Host Card Emulation assumes all devices are vulnerable and restricts sensitive data to cloud based databases. Obviously, the communications have to be very secure - and they are, using keys, tokens, device fingerprinting and transaction risk analysis along with rapidly expiring keys to ensure security. Any risk here is in the authentication, as the HCE uses tokens that are valid for just one transaction and, as a result, token issuing is demanded frequently, in which case, authentication is required each time. Minimising authentication risks while offering ease of use is very difficult without some form of secure hardware support.
NFC plays a large role in building confidence through secure communications. Whereas other technologies are more susceptible to interception, NFC uses the proximity of the payment device and the terminal to exchange secure keys at the start of the transaction, thus providing a far more secure environment by eliminating the possibility of 'man-in-the-middle' data interception.
User and operator experience
Speed and convenience are the goals of every (proximity) transaction. From the consumer side, - transactions can be completed quickly without the need for notes or coins. A study by American Express found contactless transactions to be 63 percent faster than cash and 53 percent faster than a traditional card transaction.
The transaction becomes intuitive; simply touch the card or NFC device to the payment terminal and the payment is made. Higher value payments are always secured by a PIN, yet lower value transactions can be enacted by a simple, yet secure, touch of the payment card or NFC device. And, when paying overseas, language is no longer an issue - the action of simply touching the terminal transcends all borders.
From the operator side, proximity payments reduce costs through operational efficiencies, less need to handle cash and minimizing the potential of damage to the payment device. And it has been seen that transaction values increase when customers pay by card. Furthermore, as cash payments give way to contactless (for reasons ranging from ease of use to fear of mugging), retailers are able to collect big data (though, it should be emphasized, not personally identifiable data) about customer habits allowing them to hone their marketing programs.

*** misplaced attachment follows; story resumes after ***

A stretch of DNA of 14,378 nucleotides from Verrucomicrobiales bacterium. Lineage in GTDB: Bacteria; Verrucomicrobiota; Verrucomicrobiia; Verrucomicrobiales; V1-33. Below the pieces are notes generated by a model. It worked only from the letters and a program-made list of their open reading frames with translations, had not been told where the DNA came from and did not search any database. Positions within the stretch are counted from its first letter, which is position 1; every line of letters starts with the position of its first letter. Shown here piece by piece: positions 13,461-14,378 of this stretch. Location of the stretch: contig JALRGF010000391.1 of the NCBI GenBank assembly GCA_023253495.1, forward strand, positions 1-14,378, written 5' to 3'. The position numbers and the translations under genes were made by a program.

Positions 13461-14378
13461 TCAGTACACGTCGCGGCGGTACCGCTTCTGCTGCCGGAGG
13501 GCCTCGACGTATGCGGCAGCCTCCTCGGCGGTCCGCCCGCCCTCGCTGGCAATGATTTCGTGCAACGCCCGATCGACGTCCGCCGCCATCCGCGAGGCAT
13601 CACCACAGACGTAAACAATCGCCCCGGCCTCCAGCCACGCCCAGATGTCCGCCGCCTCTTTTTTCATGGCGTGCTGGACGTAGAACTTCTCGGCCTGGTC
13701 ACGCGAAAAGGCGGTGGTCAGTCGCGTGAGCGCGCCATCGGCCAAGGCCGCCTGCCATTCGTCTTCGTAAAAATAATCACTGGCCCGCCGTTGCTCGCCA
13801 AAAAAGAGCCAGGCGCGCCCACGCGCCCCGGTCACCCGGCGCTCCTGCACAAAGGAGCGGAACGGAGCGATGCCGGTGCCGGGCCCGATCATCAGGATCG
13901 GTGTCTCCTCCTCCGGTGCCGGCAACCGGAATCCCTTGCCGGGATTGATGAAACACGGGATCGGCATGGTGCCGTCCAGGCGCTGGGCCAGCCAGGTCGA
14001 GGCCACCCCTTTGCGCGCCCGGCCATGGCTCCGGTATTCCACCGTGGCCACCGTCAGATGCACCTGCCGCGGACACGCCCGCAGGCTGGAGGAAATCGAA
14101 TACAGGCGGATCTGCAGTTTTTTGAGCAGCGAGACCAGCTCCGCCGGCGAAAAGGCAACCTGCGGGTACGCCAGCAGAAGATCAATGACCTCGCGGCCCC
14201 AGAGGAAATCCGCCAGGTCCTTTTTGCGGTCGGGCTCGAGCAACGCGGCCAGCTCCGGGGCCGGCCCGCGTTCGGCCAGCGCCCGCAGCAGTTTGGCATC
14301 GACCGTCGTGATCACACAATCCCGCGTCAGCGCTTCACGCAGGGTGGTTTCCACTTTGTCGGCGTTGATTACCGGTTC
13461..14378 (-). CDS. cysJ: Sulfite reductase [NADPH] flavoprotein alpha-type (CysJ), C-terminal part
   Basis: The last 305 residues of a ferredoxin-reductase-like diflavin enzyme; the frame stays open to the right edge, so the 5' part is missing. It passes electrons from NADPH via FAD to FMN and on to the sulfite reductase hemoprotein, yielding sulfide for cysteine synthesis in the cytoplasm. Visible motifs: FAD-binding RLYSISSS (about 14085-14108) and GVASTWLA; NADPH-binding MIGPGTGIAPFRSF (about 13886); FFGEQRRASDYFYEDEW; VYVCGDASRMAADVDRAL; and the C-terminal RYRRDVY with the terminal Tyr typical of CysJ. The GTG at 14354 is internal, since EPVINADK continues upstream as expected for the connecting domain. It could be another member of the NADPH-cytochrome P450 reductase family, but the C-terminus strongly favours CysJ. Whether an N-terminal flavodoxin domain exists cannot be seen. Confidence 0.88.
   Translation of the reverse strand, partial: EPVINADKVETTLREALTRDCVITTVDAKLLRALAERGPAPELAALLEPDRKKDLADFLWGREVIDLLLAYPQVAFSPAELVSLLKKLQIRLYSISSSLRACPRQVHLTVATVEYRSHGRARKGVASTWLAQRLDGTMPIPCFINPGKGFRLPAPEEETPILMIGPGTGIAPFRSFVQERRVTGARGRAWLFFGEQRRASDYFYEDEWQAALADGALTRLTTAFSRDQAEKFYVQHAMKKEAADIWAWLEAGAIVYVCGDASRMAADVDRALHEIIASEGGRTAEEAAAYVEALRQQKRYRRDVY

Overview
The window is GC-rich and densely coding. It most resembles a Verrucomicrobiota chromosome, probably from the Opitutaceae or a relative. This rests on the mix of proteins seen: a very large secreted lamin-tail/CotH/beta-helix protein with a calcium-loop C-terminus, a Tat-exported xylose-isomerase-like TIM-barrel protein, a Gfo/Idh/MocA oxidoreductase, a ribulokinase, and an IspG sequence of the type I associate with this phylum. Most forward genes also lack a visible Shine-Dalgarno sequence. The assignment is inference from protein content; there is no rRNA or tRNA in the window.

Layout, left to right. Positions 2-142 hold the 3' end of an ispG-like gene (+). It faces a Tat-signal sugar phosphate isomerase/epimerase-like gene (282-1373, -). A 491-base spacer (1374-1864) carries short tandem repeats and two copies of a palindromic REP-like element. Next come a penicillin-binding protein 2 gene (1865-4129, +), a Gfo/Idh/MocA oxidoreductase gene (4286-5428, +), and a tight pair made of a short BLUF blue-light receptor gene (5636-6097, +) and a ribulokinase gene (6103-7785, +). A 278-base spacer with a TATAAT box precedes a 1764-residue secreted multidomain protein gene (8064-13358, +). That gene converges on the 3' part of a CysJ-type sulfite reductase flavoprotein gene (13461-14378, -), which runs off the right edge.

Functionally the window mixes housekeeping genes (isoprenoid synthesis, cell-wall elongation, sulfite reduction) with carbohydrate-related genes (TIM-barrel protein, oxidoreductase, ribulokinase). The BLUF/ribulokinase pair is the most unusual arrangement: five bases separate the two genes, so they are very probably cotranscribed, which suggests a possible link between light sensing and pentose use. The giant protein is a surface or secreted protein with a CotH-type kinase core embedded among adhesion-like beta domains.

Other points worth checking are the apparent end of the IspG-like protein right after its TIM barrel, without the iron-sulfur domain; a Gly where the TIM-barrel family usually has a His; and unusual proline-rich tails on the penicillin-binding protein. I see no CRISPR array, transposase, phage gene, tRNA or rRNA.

Seamless use across regions
The greatest non-technical challenge to proximity payments is the cultural differences that still exist in our highly connected world. Culturally, credit cards are very prevalent in the U.S. and the U.K., yet less so in other markets. Furthermore, the US and many countries in Europe still have some way to go in terms of both chip and pin and contactless options.
As standards develop, transactions made with a subsidiary in one country that has a parent in a different country become easier. ISO/IEC 14443 (Identification cards - Contactless integrated circuit cards - Proximity cards) is an internationally recognized standard that defines the card itself and the transmission protocols for communicating with it. Notably, this forms the basis of the EMV system.
Some of the origins of NFC are in ISO/IEC 14443 and NFC remains compliant with this standard. The NFC Forum takes a leadership role in this industry and develops specifications and test mechanisms to ensure consistent and reliable transactions throughout all three operating modes of NFC.
But what of the future? Clearly, proximity payments will continue to grow as more proximity-capable devices roll out, as operators upgrade terminals and as acceptance grows. The rise of wearable technology will accelerate this trend with consumers not even having to reach into their pockets to pay.
While HCE will continue, we think that SE will retain a mandatory role in assuring the security of proximity payments. The hardware-based solution builds consumer confidence that will never exist in purely software solutions.
And at Infineon we are enabling the move to wearable payment technology with a variety of solutions. One of these is our ISO14443-compliant Boosted NFC Secure Element, which reduces antenna footprint while enhancing the contactless performance. This, in turn, will allow secure transactions to be performed by ever-smaller devices.